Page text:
Pope Francis greets Congolese Sr. Josée Ngalula, a Sister of St. Andrew and one of five women theologians on the International Theological Commission, a body that studies theological questions for the Dicastery for the Doctrine of the Faith, at the Vatican Nov. 30, 2023. (CNS photo/Vatican Media)
Asking pardon for speaking plainly, Pope Francis told members of the International Theological Commission that "one of the great sins we have had is 'masculinizing' the church," which also can be seen by the fact that only five of the commission members are women.
The pope, who appoints the 28 members of the commission, said the church needs to make more progress in balancing such bodies because "women have a capacity for theological reflection that is different from what we men have."
Francis met members of the commission at the Vatican Nov. 30. He handed them a prepared text, which he described as a "beautiful speech with theological things," but said that because of his ongoing respiratory problems due to bronchitis, "it's better that I don't read it."
But greeting members of the group, the pope said that perhaps his conviction about the importance of women theologians comes from the fact that "I've studied a lot the theology of a woman," Hanna-Barbara Gerl-Falkovitz, and her work on Fr. Romano Guardini, a German priest, philosopher and theologian, who died in 1968.
Coincidently, Gerl-Falkovitz is one of four German women who wrote to Francis about their concerns regarding the German Catholic Church's Synodal Path. In a letter published by a German newspaper Nov. 21, Francis responded to the women saying, "I, too, share this concern about the numerous concrete steps that are now being taken by large parts of this local church that threaten to move further and further away from the common path of the universal church."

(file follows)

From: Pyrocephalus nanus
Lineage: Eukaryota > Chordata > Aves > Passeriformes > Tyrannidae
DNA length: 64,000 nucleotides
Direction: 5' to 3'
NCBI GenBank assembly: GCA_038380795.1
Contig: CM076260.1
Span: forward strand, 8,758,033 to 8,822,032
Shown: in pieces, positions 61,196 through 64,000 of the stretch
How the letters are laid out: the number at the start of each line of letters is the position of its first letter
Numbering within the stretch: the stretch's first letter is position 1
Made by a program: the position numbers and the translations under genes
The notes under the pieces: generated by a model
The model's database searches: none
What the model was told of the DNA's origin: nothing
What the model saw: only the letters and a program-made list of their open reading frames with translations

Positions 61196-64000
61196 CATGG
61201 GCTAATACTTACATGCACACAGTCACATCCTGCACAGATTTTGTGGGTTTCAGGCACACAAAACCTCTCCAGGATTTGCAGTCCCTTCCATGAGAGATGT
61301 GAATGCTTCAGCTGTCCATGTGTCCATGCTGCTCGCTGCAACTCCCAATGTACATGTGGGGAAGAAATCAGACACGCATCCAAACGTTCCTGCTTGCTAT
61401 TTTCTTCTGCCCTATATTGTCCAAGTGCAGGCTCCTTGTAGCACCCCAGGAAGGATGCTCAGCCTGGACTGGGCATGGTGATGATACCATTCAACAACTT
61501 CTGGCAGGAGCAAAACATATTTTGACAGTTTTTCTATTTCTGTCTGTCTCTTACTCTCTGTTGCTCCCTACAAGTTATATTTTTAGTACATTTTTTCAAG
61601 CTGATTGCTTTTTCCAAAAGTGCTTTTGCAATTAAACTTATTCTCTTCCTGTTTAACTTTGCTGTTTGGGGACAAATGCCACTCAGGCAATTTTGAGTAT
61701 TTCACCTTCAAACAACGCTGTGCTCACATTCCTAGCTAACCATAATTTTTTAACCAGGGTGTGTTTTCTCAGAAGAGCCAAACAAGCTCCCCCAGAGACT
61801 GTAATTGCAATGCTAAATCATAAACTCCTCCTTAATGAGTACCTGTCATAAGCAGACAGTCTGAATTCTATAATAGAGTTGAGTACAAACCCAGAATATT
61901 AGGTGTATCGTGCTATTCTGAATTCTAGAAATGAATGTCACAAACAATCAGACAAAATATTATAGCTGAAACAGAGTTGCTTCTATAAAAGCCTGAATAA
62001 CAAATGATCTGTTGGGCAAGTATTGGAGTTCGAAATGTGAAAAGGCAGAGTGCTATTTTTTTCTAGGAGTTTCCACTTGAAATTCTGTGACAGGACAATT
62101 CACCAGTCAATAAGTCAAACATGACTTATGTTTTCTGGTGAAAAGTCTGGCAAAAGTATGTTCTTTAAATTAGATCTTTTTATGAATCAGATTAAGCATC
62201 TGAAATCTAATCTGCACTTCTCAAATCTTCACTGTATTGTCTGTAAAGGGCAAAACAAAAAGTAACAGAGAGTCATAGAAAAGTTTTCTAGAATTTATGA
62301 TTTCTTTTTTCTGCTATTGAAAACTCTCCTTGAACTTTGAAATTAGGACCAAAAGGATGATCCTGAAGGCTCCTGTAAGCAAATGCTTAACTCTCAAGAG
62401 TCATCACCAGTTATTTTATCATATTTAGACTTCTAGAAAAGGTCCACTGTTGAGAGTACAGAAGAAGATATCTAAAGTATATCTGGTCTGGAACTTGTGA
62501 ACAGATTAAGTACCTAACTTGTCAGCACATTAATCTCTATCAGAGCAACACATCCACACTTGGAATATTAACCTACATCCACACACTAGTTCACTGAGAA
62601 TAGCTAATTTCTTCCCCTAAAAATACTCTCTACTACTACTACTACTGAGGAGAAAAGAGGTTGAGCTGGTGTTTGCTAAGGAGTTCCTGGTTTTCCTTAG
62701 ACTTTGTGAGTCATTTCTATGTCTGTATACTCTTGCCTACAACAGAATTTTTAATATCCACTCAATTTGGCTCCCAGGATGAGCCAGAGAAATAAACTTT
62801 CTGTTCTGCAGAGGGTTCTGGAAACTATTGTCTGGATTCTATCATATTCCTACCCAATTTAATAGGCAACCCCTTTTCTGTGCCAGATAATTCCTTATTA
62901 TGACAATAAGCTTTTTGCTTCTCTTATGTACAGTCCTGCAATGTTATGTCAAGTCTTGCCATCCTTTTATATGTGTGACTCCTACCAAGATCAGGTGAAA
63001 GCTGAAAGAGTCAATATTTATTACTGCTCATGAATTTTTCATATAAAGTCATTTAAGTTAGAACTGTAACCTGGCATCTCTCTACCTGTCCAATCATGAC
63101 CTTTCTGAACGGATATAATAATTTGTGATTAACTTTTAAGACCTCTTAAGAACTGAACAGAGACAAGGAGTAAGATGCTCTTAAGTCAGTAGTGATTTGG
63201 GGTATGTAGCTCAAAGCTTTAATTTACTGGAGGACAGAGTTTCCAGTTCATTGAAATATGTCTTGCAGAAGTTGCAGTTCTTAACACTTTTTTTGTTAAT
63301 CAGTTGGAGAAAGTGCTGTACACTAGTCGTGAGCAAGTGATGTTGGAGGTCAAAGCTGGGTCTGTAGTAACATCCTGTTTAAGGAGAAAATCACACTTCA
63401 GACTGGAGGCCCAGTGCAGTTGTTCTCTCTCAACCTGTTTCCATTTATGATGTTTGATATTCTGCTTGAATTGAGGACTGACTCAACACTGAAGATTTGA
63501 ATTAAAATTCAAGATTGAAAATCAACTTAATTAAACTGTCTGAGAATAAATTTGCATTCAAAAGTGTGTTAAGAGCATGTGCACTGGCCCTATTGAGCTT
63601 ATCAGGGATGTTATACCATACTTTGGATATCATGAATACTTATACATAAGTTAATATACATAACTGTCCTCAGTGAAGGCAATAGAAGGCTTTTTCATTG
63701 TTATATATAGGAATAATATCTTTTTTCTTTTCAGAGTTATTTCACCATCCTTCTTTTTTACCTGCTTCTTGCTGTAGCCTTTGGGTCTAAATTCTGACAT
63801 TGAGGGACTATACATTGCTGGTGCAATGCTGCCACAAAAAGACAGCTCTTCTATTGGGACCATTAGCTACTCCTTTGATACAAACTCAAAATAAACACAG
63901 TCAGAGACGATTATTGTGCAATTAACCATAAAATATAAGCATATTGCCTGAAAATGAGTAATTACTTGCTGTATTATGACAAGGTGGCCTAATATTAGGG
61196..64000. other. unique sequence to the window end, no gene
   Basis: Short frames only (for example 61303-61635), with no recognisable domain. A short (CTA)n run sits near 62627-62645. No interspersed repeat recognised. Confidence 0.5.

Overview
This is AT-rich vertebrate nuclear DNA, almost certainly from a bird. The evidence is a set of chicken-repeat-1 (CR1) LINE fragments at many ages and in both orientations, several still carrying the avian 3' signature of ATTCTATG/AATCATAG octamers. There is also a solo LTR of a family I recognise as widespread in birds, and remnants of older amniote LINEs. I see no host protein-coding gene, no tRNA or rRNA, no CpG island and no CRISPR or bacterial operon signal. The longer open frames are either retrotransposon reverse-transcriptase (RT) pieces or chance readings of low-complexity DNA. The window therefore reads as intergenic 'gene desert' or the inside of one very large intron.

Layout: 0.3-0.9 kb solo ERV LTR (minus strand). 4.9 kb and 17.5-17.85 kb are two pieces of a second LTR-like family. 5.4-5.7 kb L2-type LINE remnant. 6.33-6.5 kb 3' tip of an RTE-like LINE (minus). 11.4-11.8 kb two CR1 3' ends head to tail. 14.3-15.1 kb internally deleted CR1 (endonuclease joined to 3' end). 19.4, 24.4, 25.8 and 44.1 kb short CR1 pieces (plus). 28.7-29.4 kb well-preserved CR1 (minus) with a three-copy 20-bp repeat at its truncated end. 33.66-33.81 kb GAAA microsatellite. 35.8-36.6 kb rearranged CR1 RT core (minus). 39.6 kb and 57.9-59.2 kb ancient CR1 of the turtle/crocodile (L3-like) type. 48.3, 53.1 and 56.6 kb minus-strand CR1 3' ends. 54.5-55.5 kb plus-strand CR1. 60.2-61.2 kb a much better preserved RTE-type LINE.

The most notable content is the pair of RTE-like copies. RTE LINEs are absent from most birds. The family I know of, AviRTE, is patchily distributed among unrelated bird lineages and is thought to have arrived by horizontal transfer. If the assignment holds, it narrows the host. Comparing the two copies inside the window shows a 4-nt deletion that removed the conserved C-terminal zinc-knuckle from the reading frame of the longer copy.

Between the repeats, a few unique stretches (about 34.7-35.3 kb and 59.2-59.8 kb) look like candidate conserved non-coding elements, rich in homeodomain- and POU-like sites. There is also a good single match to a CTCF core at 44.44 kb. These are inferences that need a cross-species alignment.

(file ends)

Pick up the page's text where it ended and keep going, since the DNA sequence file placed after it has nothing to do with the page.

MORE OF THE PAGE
Francis told members of the commission that at the next meeting of his international Council of Cardinals, "we will have a reflection on the feminine dimension of the church."
Providing no other details, he repeated what he has said in the past: "The church is woman. And if we do not understand who women are, what the theology of a woman is, we will never understand what the church is."
The problem "is not solved in a ministerial way, that's another thing," he said, repeating his belief in the concept that in the church there is a "Petrine principle" and a "Marian principle" that describe the important but different roles women and men play in the Catholic Church.
"You can debate this, but the two principles are there," the pope said. "It is more important to have the Marian [dimension] than the Petrine," because the church is the bride of Christ.
Francis said having more women on the commission would help, but the theologians also need to dedicate more energy to studying the issue and to "de-masculinizing" the church.
"I talked too much, and it hurt," the pope told them before joining them in reciting the Lord's prayer.
In his prepared text, Francis encouraged commission members to continue work on "an evangelizing theology that promotes dialogue with the world of culture," and decides what questions and challenges to focus on by listening to concerns that come from the grassroots.
The pope also focused on the commission's work helping the Catholic Church prepare to celebrate the 1,700th anniversary of the Council of Nicaea.
A rediscovery of the council and its teachings, he said, can help the church in evangelization, in growing in synodality and in the search for Christian unity.
"At Nicaea, faith was professed in Jesus the only-begotten Son of the Father; he became man for us and for our salvation and is 'God from God, light from light,'" the pope said. His is "the light that illuminates existence with the love of the Father."
Theologians, the pope said, need to help "spread new and surprising glimmers of the eternal light of Christ" in the church and "in the darkness of the world."